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April 7, 1988

CRAY ELECTRONICS SEES MARCOL AS THE ANSWER TO ITS DREAM OF ADDING SOFTWARE SKILLS

By CBR Staff Writer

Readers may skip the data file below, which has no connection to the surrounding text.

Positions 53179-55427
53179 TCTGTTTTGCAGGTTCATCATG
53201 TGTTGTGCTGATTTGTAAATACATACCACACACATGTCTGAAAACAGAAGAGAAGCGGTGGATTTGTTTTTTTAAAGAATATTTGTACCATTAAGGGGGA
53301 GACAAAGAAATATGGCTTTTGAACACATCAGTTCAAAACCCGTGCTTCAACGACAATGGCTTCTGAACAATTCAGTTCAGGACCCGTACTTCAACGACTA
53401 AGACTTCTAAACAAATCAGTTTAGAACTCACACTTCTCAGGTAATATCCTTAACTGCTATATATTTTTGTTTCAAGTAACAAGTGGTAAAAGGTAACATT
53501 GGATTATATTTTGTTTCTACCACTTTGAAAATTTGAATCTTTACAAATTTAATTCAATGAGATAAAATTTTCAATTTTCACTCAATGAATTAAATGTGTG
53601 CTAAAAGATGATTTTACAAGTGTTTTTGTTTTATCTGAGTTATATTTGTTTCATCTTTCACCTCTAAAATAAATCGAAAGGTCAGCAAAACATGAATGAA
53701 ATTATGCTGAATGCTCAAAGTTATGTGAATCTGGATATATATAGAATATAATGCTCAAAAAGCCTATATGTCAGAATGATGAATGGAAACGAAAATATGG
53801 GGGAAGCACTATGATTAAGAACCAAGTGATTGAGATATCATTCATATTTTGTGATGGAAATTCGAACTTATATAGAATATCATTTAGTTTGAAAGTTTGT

Cray Electronics Holdings Plc has irrevocable acceptances with respect to about 41.2% of the shares of software and personnel services counter Marcol Group Plc, so its seven-for-ten share exchange offer for Marcol is well on the way to success. At the Cray closing price of 223 pence on April 6, the offer values Marcol shares at 156.1 pence apiece, against a price before the bid announcement of 84.5 pence – and a placing price last September, only a month before Meltdown Monday, of 115 pence. There is a cash alternative of 140 pence a share, underwritten by way of an agreement from S G Warburg & Co Ltd to pay 200 pence for share for any and all of the new Cray shares that Marcol holders do not wish to retain: the cash alternative is conditional on the offer for Marcol going unconditional. If everyone elects to take shares, Marcol will account for 12.4% of the expanded equity of Cray. And as a little encouragement to wavering holders, Cray says that current business for the year to April 30 has continued satisfactory, with particularly good performance from the Instrument & Control division and that the order book remains strong. Since it was reorganised in 1983, Marcol has specialised in systems and software for the aerospace, avionics and financial sectors – the last through its Helix Software Consultants Ltd subsidiary, and runs a contract specialist personnel operation. Cray, which is in mechanical, electrical and electronic engineering in the data systems, communications, marine, defence, instruments and process control sectors, says that it has been seeking a suitable software company to complement its hardware operations for several years. Cray sees the acquisition strengthening its competitive position in defence and communications by enabling it to offer complete solutions, giving it an edge over rivals without a software side, and enabling it to bid on larger contracts, to keep more of the added value on large contracts to itself, and to win more of its bids. Is Cray paying too much? On a historic basis, with Marcol showing earnings per share of 4.9 pence for the year to June 30 1987, Cray’s paper offer values the company at a whopping 31.8 times earnings; assuming Marcol does 5.7 pence a share this year after 2.15 pence at the mid-term, that still means 27 times earnings. The answer is that companies in the specialised niches occupied by Marcol are few and far between, and so command fancy prices.

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